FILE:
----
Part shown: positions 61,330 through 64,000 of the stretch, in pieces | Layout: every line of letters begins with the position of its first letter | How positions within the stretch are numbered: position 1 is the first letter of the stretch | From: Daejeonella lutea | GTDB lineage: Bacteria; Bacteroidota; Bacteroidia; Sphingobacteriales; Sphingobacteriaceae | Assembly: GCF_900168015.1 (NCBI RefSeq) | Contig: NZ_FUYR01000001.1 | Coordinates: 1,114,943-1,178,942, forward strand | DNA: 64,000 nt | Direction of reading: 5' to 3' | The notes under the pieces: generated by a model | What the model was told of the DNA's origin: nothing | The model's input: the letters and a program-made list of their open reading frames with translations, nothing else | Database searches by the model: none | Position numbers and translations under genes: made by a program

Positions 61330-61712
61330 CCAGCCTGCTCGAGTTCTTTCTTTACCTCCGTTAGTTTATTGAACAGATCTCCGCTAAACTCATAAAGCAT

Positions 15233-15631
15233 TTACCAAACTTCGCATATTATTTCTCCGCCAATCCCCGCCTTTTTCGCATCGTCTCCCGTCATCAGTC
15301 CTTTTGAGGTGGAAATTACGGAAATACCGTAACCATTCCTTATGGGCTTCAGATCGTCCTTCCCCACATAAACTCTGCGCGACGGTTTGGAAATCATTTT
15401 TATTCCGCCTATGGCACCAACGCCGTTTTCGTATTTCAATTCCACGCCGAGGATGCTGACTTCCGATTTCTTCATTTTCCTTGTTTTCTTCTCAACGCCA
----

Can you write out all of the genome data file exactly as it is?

Part shown: positions 61,330 through 64,000 of the stretch, in pieces | Layout: every line of letters begins with the position of its first letter | How positions within the stretch are numbered: position 1 is the first letter of the stretch | From: Daejeonella lutea | GTDB lineage: Bacteria; Bacteroidota; Bacteroidia; Sphingobacteriales; Sphingobacteriaceae | Assembly: GCF_900168015.1 (NCBI RefSeq) | Contig: NZ_FUYR01000001.1 | Coordinates: 1,114,943-1,178,942, forward strand | DNA: 64,000 nt | Direction of reading: 5' to 3' | The notes under the pieces: generated by a model | What the model was told of the DNA's origin: nothing | The model's input: the letters and a program-made list of their open reading frames with translations, nothing else | Database searches by the model: none | Position numbers and translations under genes: made by a program

Positions 61330-61712
61330 CCAGCCTGCTCGAGTTCTTTCTTTACCTCCGTTAGTTTATTGAACAGATCTCCGCTAAACTCATAAAGCAT

Positions 15233-15631
15233 TTACCAAACTTCGCATATTATTTCTCCGCCAATCCCCGCCTTTTTCGCATCGTCTCCCGTCATCAGTC
15301 CTTTTGAGGTGGAAATTACGGAAATACCGTAACCATTCCTTATGGGCTTCAGATCGTCCTTCCCCACATAAACTCTGCGCGACGGTTTGGAAATCATTTT
15401 TATTCCGCCTATGGCACCAACGCCGTTTTCGTATTTCAATTCCACGCCGAGGATGCTGACTTCCGATTTCTTCATTTTCCTTGTTTTCTTCTCAACGCCA